Formula 1 Insight

Annual Ratings 2008 - Part One

I see that the annual end-of-season rating of the drivers has begun - The Times newspaper has conducted a poll of its readers and the winner is Alonso. That should show that British fans are not nearly as chauvinist as they are accused of being at times, Hamilton only making it into second place in spite of becoming champion.

Timo Glock
Timo Glock at Interlagos

Most of these annual assessments, whether by poll or personal opinion, are based on the year's performance and so they reflect mainly on each driver's fortunes without considering previous form. It is rare for a driver to be so outstanding as to overcome a year in a poor car or unusually bad luck; Alonso has obviously achieved this in The Times survey, with readers taking into account his machinery when considering him. Few others are granted such allowances and this is illustrated by Nakajima's being placed at the tail end of the field, clearly an unfair judgement when the field contains such as Piquet Jr.

I find such season-based ratings to be a bit pointless since they are really guides to the known fortunes of the drivers - and the points system gives a pretty good measure of that already. It would be more interesting to attempt to assess drivers for their performance throughout their F1 careers, taking into account such things as machinery, previous results, length of service and reaction to adversity. In this system, the wild fluctuations we see so often should even out as the years continue, so that we have a more realistic idea of each driver. Hopefully, drivers who have never been given a decent car but have obvious talent (Webber, for instance) would fare better under such a rating.

With this in mind, I set out to establish my own list of the best and the worst. It is not easy, apart from the first two places; so many conflicting claims and circumstances crowd in on one that it becomes necessary to separate the closest contenders by personal preference in the end. For what it is worth, however, the deed is done and some very strange results appear. You can argue with me over the most unpopular choices but I give a brief explanation for each rating. Naturally, we can agree to disagree on any of these.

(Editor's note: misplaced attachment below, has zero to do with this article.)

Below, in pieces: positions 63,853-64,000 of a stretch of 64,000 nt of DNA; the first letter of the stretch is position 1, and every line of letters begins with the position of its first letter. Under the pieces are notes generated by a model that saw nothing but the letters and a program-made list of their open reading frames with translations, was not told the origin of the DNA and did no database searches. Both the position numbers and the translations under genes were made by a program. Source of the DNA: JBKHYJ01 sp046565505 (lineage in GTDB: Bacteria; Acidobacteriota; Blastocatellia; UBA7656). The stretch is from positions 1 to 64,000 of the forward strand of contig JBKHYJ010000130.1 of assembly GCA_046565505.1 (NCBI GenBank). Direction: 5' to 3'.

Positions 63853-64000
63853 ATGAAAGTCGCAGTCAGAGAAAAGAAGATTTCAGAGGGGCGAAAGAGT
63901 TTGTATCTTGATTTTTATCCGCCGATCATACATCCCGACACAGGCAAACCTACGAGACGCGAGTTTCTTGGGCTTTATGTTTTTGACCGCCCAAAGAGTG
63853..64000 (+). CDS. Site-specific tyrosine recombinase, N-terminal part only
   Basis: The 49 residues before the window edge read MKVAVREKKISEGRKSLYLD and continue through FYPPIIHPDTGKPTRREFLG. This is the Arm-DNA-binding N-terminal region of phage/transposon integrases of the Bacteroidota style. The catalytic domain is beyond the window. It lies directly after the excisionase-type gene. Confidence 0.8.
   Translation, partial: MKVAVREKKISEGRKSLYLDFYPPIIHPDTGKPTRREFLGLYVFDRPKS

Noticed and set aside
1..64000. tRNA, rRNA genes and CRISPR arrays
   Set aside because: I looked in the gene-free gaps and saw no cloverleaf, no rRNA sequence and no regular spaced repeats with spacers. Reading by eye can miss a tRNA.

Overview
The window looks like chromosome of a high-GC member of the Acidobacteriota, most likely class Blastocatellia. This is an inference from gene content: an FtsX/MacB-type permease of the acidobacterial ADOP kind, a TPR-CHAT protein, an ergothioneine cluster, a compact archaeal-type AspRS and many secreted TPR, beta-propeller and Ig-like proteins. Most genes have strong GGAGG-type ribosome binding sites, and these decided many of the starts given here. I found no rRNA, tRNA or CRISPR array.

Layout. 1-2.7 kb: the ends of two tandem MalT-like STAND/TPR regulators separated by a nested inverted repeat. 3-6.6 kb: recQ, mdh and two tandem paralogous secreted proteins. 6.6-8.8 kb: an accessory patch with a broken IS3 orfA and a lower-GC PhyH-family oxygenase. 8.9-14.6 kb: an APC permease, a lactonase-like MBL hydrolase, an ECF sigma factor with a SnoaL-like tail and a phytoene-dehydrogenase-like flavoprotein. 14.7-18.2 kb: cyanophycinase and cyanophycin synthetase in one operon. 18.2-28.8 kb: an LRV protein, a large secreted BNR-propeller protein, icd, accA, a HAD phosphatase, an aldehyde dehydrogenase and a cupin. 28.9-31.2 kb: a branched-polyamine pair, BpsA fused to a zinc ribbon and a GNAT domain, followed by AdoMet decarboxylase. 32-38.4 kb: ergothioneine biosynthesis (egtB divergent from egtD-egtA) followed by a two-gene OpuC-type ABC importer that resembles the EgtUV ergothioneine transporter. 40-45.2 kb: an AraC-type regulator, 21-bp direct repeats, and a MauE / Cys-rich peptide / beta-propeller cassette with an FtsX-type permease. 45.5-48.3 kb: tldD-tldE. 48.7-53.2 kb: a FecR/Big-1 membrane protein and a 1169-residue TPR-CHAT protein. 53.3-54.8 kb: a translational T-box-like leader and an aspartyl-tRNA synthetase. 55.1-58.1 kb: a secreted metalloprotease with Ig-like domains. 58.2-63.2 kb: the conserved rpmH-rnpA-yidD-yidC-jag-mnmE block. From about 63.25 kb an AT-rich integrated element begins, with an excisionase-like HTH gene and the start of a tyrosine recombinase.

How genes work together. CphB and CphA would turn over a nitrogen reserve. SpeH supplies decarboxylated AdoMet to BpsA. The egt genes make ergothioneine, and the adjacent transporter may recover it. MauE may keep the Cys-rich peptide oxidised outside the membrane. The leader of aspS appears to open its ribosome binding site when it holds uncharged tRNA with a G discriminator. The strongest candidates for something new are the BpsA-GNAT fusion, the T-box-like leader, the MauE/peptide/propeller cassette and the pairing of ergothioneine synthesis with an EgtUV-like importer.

Last year, I rated the teams from top to bottom and posted the list in that order. That was, perhaps, a mistake in that it gives away my choices for the best straight away. This time I will list the drivers in reverse order and give you only the lower ten today. Tomorrow we can look at the happy winners in my personal rating.

Here we go then, starting with the least impressive:

20 Nelson Piquet Jr. Nelson may be a far better driver than he showed us this year, but we have to look at results in the end. Yes, he is a rookie and so we should not expect miracles, yes, he did not have the best car on the grid, yes, he improved as the year unfolded, but is that enough to excuse him for some pretty awful performances? I think Nelson should be relieved and grateful that he has been given another chance by Renault - plenty of drivers find themselves out in the cold after such a poor debut.

19 David Coulthard. A case of a season too far, I think. David has been a stalwart of previous years, providing honest although not spectacular drives for his teams, but this year he has made far too many mistakes for a driver of his experience without much to show as regards results. This was the year in which David's value as a competent development driver was finally outweighed by his mediocre race results.

18 Adrian Sutil. It is hard to shine in a car that is the weakest on the grid and Adrian did little for his cause this year. Being behind the old man, Fisichella, for most of the year in both qualifying and the race demonstrates a worrying lack of pace and racecraft. Until it rains, that is. On a wet track, Adrian is transformed, apparently one of that forgotten breed of rain specialists like Hans-Joachim Stuck. It is this that lifts him off the bottom of the list.

17 Giancarlo Fisichella. And so to the old man himself. Initially, it looked as though Fisi was going to give us one of his outstanding years in an uncompetitive car but he began to tail off towards the end of the season as though tired. Like Coulthard, he has had his chances and his best years are behind him. I suspect that 2009 will prove Fisi's season too far and we might see Liuzzi driving for Force India in the latter part of the year.

16 Kazuki Nakajima. I really wanted Kazuki to be higher on my list but from here onwards competition becomes very stiff. These midfield drivers are so evenly matched that it is extremely hard to separate them - Nakajima loses out mainly because he is so new to the game and has no track record to refer to. He made his rookie mistakes but generally was much quicker and consistent than expected, sometimes outperforming his highly-rated team mate. Next year I hope he will surprise us all again and start climbing up this list.